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Different Methods for DNA Purification

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DNA purification is a common and vital procedure in molecular biology. The aim of DNA purification is the separation of the desired genetic material, chromosomal materials from the contaminant (proteins, cell membranes and RNA). This is a vital step in almost all molecular processes and must be done correctly in order to obtain top-quality, usable DNA.

There are a number of various methods for DNA purification, the selection of which is dependent on a number of factors, including the starting materials and downstream applications as well as the cost and time constraints. The typical genomic and plasmid purification protocols require chemical treatment, enzymatic digestion or mechanical disintegration of cells and tissues, followed by salting of the proteins and removing the DNA with alcohol.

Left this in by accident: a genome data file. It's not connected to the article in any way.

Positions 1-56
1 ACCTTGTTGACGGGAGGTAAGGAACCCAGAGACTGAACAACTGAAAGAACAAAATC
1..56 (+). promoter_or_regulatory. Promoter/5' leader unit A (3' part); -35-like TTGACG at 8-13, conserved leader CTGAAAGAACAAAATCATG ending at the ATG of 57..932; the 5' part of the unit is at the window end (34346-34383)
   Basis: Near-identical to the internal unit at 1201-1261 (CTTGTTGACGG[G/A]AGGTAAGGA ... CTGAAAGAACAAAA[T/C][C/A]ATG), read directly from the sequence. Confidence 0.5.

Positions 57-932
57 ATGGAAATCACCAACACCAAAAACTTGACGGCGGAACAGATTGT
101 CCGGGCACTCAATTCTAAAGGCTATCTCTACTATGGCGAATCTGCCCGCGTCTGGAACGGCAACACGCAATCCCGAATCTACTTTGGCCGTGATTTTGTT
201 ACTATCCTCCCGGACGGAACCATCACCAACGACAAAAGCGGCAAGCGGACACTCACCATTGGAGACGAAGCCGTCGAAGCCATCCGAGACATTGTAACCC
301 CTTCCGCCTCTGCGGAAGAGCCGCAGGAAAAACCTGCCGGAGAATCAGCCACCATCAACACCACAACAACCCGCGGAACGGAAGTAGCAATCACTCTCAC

Ethanol precipitation can be a low-cost, quick and simple method of desalting and concentrating DNA. DNA molecules accumulate in the presence monovalent cations such as sodium, and are then precipitated from solution using high concentrations ethanol. This method is used to remove salts, organic compounds and other impurities. It is usually used with other purification methods.

Another method that is popular for DNA purification is anion exchange chromatography. DNA in a solution gets bound to positively charged resins through the interaction between the negatively charged DNA phosphate backbone as well as the positively charged surface molecules of the resin. During the binding steps, contaminants are removed by the use of a rigorous washing process. The DNA that is purified is eluted in low-salt conditions.

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